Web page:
The time course of thrombocytosis noted in those with isomerism is consistent with that found in those with functional asplenia due to other causes, such as sickle cell disease [16-17]. Splenectomy has been noted to be one of the main causes of reactive thrombocytosis. Post-splenectomy, platelet counts generally peak between postoperative day 7 and 20 and then return to normal within weeks or months, rarely taking years to normalize [16, 18].
It has now been demonstrated that at least 40% of those with isomerism will have ciliary dyskinesia . In those with isomerism, the cilia often have normal ultrastructure but have an abnormal beating pattern and frequency, which compromises their function. Once thought to serve a mechanical function for moving fluids and other material, it is now understood that cilia also play a role in mechanosensory transduction . Found in almost every tissue type, the role of cilia in several organs is still not well understood. Splenic tissue does contain cilia, and it is quite possible that functional asplenia present in the setting of a solitary spleen or multiple spleens may be the underlying mechanism of the abnormal function [20-22]. Whether this is due to alteration of a mechanical or sensory ciliary function is not clear.
This study is limited by its small sample size. Multivariate analysis is not highly powered due to this. Additionally, as there is variability in the underlying cardiac anatomy, not all patients underwent the same surgical palliation in the same order. Thus, those with hypoplastic left heart syndrome may have undergone a Norwood, Glenn, and Fontan operation while a child with double outlet right ventricle with pulmonary stenosis may have undergone Glenn and Fontan, not requiring an initial Norwood operation. This would explain why the ages of the initial, second, and third surgical palliations do not necessarily coincide with ages of the Norwood, Glenn, and Fontan that are generally seen. Nonetheless, this study does provide some insight into this phenomenon in a particularly vulnerable population while underscoring the need for larger studies, which would be best served by a multicenter approach.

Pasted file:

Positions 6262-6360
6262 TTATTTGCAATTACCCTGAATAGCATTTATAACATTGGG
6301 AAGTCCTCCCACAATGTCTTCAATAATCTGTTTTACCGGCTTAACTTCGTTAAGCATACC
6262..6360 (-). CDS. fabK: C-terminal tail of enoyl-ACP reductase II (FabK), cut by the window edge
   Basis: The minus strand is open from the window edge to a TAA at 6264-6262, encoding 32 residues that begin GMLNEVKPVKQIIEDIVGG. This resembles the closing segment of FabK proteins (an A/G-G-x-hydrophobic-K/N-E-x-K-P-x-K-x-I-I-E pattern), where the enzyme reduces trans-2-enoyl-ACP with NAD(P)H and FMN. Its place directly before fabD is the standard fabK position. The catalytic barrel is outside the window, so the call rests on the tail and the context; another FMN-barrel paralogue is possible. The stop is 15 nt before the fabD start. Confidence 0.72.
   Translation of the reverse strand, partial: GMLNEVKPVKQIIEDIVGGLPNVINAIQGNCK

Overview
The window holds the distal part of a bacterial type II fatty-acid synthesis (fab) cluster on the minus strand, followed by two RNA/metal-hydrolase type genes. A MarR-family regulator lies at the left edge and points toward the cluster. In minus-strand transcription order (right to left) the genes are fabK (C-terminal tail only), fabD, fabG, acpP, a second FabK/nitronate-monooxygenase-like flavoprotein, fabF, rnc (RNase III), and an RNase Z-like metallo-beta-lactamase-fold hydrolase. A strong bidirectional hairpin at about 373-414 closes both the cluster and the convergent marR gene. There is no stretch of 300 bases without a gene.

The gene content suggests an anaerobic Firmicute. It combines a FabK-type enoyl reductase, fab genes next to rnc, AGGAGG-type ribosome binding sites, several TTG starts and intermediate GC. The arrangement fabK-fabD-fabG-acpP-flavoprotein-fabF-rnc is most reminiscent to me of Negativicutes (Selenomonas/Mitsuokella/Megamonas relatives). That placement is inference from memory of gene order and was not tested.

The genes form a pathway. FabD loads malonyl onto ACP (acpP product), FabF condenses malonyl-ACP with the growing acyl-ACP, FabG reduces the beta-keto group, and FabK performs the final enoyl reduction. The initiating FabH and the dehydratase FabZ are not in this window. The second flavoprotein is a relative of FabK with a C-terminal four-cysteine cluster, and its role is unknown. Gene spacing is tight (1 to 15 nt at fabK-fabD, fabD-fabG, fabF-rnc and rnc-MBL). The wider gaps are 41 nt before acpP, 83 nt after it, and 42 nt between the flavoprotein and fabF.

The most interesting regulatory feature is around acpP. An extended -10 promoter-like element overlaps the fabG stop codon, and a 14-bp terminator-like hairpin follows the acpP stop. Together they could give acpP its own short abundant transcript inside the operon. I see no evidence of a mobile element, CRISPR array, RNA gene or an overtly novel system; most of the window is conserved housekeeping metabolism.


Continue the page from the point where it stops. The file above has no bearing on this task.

Thrombocytosis is not uncommon in the first year of life in those with isomerism and a functionally univentricular heart. Platelet counts decrease from birth onwards, however, and thrombocytosis at long-term follow-up after a third surgical palliation is uncommon. Independent risk factors for thrombocytosis could not be identified.
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Thrombocytosis in the Setting of Isomerism and a Functionally Univentricular Heart
Ethics Statement and Conflict of Interest Disclosures
Human subjects: Consent was obtained by all participants in this study. Children's Hospital of Wisconsin issued approval N/A. Animal subjects: All authors have confirmed that this study did not involve animal subjects or tissue. Conflicts of interest: In compliance with the ICMJE uniform disclosure form, all authors declare the following: Payment/services info: All authors have declared that no financial support was received from any organization for the submitted work. Financial relationships: All authors have declared that they have no financial relationships at present or within the previous three years with any organizations that might have an interest in the submitted work. Other relationships: All authors have declared that there are no other relationships or activities that could appear to have influenced the submitted work.
Cite this article as:
Loomba R (November 19, 2015) Thrombocytosis in the Setting of Isomerism and a Functionally Univentricular Heart. Cureus 7(11): e383. doi:10.7759/cureus.383
Received by Cureus: October 31, 2015
Peer review began: November 03, 2015
Peer review concluded: November 03, 2015
Published: November 19, 2015
© Copyright 2015
Loomba. This is an open access article distributed under the terms of the Creative Commons Attribution License CC-BY 3.0., which permits unrestricted use, distribution, and reproduction in any medium, provided the original author and source are credited.
This is an open access article distributed under the terms of the Creative Commons Attribution License, which permits unrestricted use, distribution, and reproduction in any medium, provided the original author and source are credited.